We’ve all seen, or perhaps been assaulted by, a surfeit of articles about force majeure clauses and how all of our agreements should include one. Other pundits have gotten way ahead of this one by explaining how we will have a better world if the advice to include such clauses would be taken by all. They’ve noted that very few agreements with a force majeure provision have covered the kind of closures we have experienced and are still experiencing. But, what we’ve not seen is much understanding that there is nothing special about a “force majeure” clause: it is no more than another risk-shifting device. What differentiates these provisions from co-tenancy or fire damage provisions is that force majeure clauses don’t know in advance how a particular risk will manifest itself. Even though some speak of “labor disputes,” “acts of G-d,” “public enemies,” etc., they invariably end with: “or other events beyond the control of a party” or some such. Without getting into the rules of contract interpretation, we’ll simply note that this teaches that these clauses are intended to relieve one party or the other of an obligation if something beyond the control of the obligated party prevents performance. [Read more…]


“And, If Not” – The Question Left Unasked: Crafting A Lease Requires Thoughtfulness


http://mgmaxilofacial.com/9c4c0t77wu6 The court opinion we wrote about last week continues to bother us. It wasn’t only about the court decision’s primary question of whether an “election,” once made, can be revoked. There is a second aspect that bothers us, one that we will get to about 300 words from now. First, we’ll summarize what bothered us about how the lease didn’t “do the right thing,” “didn’t keep the question out of a court.” And, if the parties went to court, the lease didn’t give the court a rule or even guidance.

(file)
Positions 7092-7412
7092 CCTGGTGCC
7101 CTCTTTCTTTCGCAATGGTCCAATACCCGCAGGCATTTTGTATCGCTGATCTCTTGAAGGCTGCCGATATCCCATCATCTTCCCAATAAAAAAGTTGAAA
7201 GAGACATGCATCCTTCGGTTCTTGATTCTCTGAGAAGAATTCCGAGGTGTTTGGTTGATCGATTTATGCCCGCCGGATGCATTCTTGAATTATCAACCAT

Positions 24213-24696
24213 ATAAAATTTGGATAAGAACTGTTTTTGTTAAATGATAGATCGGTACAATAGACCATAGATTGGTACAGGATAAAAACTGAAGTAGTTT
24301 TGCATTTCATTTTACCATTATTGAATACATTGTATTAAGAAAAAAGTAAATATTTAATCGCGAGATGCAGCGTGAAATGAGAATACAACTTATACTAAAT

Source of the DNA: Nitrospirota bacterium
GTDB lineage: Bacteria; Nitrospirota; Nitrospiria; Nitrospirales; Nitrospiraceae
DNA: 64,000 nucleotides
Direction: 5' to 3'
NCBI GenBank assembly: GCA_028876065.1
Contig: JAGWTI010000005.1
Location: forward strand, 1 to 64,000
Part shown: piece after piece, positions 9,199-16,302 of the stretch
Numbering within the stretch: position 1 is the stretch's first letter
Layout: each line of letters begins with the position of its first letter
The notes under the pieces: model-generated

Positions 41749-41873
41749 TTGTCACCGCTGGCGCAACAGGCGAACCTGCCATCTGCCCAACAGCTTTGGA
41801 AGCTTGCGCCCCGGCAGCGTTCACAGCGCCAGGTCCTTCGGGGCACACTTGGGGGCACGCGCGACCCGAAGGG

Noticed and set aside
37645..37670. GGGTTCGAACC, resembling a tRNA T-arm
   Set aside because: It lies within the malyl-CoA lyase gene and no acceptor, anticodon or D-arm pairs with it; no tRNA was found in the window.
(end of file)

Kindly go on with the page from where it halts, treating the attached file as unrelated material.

https://perfect-deal.nl/uncategorized/du7io2t As to whether a notice, once given, can be revoked, we know that the parties crafting an agreement should cover that in their agreement. We also know that if the non-electing party reasonably incurs damages when relying on such an election notice, it should be made whole. If they don’t, then what should the rule be? Last week, we saw a court look at a lease that was silent on the question as to whether a landlord that sent a 12-month notice requiring a tenant to temporarily vacate its premises could change its mind two months before the required move-out date. It ruled that the election made by the landlord requiring such a move-out could not be rescinded. What the court failed to do was to adequately explain why it ruled that way. [Read more…]